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January 20, 2017

Three things that will change the world today

These things will have an impact on the wider world.

1. Trump becomes US president

Donald Trump will take his oath of office today in Washington, the US capital. An estimated 900,000 people are expected to pack the city’s streets to witness the inauguration of the country’s 45th president. Some will be celebrating, others will be protesting.

Everyone will be asking themselves how many of his campaign promises will become policies. A larger military? A border wall with Mexico? Lower taxes? Tougher borders? The end of Obamacare?

“We’re going to unify our country,” Trump said in brief remarks last night at a pre-inaugural “Make America Great Again! Welcome Celebration” at the Lincoln Memorial. “We’re going to make America great for all of our people. Everybody, everybody, throughout all of our country. That includes the inner cities.”

About 28,000 officers from the US Secret Service, Washington police and other law enforcement agencies will patrol downtown Washington. The ceremony will take place today at midday in Washington (5pm London time).

2. Theresa May won’t last, says George Soros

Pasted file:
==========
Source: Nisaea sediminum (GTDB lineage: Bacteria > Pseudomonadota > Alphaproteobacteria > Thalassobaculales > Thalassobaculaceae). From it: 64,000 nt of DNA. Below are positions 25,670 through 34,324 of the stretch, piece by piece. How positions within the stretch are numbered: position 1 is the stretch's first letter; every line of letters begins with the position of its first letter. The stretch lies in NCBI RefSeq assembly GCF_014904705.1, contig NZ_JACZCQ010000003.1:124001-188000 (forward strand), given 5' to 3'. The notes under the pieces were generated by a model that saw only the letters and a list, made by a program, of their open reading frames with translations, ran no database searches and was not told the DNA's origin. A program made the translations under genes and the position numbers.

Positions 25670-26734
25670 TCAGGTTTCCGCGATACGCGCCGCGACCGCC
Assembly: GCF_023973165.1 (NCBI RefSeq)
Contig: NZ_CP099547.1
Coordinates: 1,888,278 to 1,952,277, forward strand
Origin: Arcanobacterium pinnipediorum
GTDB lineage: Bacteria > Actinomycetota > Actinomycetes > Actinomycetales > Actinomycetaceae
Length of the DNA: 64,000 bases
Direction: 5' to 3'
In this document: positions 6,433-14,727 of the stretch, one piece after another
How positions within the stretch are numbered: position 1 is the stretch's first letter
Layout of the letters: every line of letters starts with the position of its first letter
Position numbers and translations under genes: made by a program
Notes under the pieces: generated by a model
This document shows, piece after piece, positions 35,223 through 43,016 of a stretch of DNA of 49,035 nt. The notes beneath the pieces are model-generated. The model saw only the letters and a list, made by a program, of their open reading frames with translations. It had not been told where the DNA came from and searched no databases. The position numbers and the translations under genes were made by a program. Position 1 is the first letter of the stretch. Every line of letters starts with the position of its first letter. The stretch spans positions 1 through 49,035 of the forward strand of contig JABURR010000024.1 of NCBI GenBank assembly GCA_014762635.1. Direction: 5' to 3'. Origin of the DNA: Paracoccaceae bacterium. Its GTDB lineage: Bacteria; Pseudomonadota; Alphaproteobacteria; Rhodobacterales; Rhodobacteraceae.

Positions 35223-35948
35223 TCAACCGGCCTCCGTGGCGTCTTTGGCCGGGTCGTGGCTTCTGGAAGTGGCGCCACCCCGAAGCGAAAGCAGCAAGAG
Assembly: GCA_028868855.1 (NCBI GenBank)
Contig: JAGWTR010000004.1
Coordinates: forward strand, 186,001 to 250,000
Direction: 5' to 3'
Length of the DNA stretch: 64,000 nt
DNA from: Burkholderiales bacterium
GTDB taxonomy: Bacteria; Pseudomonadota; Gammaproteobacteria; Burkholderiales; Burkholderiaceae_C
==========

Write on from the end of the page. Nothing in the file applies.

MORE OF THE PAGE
“It is unlikely that prime minister May is actually going to remain in power,” the billionaire investor George Soros said in an interview with Bloomberg Television’s Francine Lacqua.at the World Economic Forum (WEF) in Davos.

“She already has a divided cabinet, a small majority in parliament, and I think she will not last,” added the 86-year-old.

He also pointed to the negative effects of leaving the European Union on the economy, as high inflation leads to a decline in living standards.

“At the moment the people in the UK are in denial,” said Soros. “The current economic situation is not as bad as predicted and they live in hope.”

3. UK retail sales slump

UK retail sales have suffered the worst monthly decline since 2011, pushing the sterling back down. The UK currency dropped by 0.4 percent to just under $1.23 against the dollar.

“This is likely to be the theme for the rest of the year — higher prices will reduce disposable income and hurt consumer spending growth,” Alan Clarke, an economist at Scotiabank told Bloomberg.

The fall in the value of the pound is driving up inflation. which hit its highest level in more than two years in December.

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